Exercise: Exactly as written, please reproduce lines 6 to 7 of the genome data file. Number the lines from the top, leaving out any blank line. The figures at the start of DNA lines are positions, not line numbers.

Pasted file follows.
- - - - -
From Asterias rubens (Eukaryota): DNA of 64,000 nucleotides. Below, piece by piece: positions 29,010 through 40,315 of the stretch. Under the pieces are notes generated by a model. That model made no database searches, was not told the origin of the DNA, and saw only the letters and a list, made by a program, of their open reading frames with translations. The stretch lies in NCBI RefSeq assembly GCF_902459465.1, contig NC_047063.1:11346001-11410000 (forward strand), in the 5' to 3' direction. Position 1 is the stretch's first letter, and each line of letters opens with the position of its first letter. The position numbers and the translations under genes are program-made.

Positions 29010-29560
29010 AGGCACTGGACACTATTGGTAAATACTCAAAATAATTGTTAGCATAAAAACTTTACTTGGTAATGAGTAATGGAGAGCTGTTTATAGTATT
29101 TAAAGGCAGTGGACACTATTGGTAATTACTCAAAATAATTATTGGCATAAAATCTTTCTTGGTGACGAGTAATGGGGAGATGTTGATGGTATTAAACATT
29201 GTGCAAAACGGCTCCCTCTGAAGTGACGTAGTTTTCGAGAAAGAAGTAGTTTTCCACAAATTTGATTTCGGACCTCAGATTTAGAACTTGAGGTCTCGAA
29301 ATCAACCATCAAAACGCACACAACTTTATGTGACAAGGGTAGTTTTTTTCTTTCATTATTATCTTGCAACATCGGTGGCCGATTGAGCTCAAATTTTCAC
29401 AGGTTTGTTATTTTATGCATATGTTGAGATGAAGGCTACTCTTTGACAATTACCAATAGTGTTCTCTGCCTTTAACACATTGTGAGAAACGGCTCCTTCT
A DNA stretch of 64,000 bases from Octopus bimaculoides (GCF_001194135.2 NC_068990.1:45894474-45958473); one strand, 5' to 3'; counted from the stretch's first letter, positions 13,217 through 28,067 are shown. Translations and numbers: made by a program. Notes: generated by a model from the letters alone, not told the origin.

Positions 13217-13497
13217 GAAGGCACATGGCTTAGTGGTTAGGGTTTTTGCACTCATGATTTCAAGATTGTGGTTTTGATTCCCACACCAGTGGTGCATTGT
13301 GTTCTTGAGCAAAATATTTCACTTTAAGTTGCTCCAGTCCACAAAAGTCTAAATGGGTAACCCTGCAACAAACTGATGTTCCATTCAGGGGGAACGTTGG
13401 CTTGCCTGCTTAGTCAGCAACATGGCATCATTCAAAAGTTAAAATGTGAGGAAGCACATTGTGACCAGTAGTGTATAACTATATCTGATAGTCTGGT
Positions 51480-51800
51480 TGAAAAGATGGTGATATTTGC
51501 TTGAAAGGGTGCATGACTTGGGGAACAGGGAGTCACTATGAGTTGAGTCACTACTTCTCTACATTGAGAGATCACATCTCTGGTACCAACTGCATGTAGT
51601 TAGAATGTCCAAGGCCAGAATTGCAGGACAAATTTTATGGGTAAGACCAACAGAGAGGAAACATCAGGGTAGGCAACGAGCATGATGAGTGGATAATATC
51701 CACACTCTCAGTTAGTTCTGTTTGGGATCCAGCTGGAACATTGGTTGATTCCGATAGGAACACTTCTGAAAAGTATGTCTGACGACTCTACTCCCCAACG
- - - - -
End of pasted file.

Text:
29301 ATCAACCATCAAAACGCACACAACTTTATGTGACAAGGGTAGTTTTTTTCTTTCATTATTATCTTGCAACATCGGTGGCCGATTGAGCTCAAATTTTCAC
29401 AGGTTTGTTATTTTATGCATATGTTGAGATGAAGGCTACTCTTTGACAATTACCAATAGTGTTCTCTGCCTTTAACACATTGTGAGAAACGGCTCCTTCT